House Rejects Proposal to Limit Warrantless Surveillance Searches

The House has given the boot to a controversial proposal aimed at putting the kibosh on warrantless surveillance searches by the federal government, delivering a smackdown to hardcore Republicans who wanted to include the proposal in the broader national surveillance law set to expire next week.

In a nail-biting 212-212 vote on Friday, the amendment narrowly missed the mark, falling short of the majority needed to be included in the surveillance law. This is a win for the no-nonsense conservatives who have been fighting to have the amendment in the reauthorization of Section 702 of the Foreign Intelligence Surveillance Act, even threatening to torpedo the whole surveillance law if it didn’t make the cut.

The vote went down to the wire on Friday, with members scrambling on the floor to make sure their votes were counted. Just before the vote was passed, lawmakers were seen hollering on the floor to keep the vote open as long as possible.

The amendment, brought to the table by Rep. Andy Biggs (R-AZ), would have made it a must for the federal government to get a warrant before digging through data searches of U.S. communications in the FISA 702 database. The measure does include exceptions for “immediate threats to life or bodily harm, consent searches, or known cybersecurity threat signatures.”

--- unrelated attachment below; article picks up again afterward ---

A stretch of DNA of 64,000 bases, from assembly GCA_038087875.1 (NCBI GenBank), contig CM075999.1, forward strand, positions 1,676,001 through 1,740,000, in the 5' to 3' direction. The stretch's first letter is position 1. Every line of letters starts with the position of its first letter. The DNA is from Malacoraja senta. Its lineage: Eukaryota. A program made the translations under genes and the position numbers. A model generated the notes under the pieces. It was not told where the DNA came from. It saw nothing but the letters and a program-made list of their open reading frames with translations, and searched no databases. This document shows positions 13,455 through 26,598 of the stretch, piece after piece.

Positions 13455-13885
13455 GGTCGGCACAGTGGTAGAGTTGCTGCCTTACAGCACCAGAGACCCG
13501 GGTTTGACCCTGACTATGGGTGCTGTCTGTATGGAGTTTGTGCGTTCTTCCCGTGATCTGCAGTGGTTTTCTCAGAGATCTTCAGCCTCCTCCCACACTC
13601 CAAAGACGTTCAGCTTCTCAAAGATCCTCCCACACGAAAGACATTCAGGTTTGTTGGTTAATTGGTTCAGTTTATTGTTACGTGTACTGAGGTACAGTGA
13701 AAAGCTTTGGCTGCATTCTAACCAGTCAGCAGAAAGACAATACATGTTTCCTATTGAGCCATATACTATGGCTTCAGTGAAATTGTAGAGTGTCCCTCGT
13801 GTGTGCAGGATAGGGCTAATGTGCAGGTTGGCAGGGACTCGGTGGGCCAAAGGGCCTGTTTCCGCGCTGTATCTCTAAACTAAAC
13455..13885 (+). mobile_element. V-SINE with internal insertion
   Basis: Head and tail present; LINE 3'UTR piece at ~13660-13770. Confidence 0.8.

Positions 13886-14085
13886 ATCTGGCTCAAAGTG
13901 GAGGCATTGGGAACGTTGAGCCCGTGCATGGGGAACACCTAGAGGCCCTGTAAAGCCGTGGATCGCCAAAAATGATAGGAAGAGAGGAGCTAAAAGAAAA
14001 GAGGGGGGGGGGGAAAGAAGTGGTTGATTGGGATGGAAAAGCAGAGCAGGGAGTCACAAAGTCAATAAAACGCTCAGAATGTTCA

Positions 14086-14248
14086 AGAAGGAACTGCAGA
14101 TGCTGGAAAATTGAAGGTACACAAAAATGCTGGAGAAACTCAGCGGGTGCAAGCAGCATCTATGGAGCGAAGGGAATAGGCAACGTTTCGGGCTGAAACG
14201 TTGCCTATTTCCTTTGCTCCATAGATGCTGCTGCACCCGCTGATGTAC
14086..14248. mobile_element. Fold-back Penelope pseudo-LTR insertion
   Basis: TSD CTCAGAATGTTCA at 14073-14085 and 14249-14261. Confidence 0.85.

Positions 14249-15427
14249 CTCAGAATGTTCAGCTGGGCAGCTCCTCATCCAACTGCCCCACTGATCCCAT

The requirement for a warrant has been a major bone of contention in the FISA reauthorization debate as lawmakers on both sides have been at odds over whether the measure should be embraced.

Some Republicans insisted on putting the brakes on federal searches, accusing the FBI of abusing the tool to snoop on certain U.S. citizens. This demand became even more pronounced on Wednesday when former President Donald Trump came out against the FISA reauthorization, claiming it was abused to spy on his presidential campaign in 2020.

The amendment had support from both Democrats and Republicans but couldn’t drum up the majority needed to pass, with several lawmakers arguing it would hamper the federal government’s efforts to thwart criminal activity and mess with national security.

“If you just read the front page of [the bill], it clearly says that it is about the intelligence that’s gathered from foreigners abroad. This is not about Americans’ data. Americans’ data are safe, constitutionally protected,” Rep. Mike Turner (R-OH) said. “Americans’ constitutional rights are preserved in the Constitution. This amendment undermines our security by giving Americans’ constitutional rights here in the United States to foreign adversaries.”

By dumping the amendment, the chances of passing the FISA reauthorization have improved, as Democrats would have likely objected to the basic legislation if it included the warrant requirements. Even if it had made the cut and passed both the House and Senate, the White House came out against the amendment on Thursday night, casting doubt on whether President Joe Biden would have signed it into law.

Written by Staff Reports

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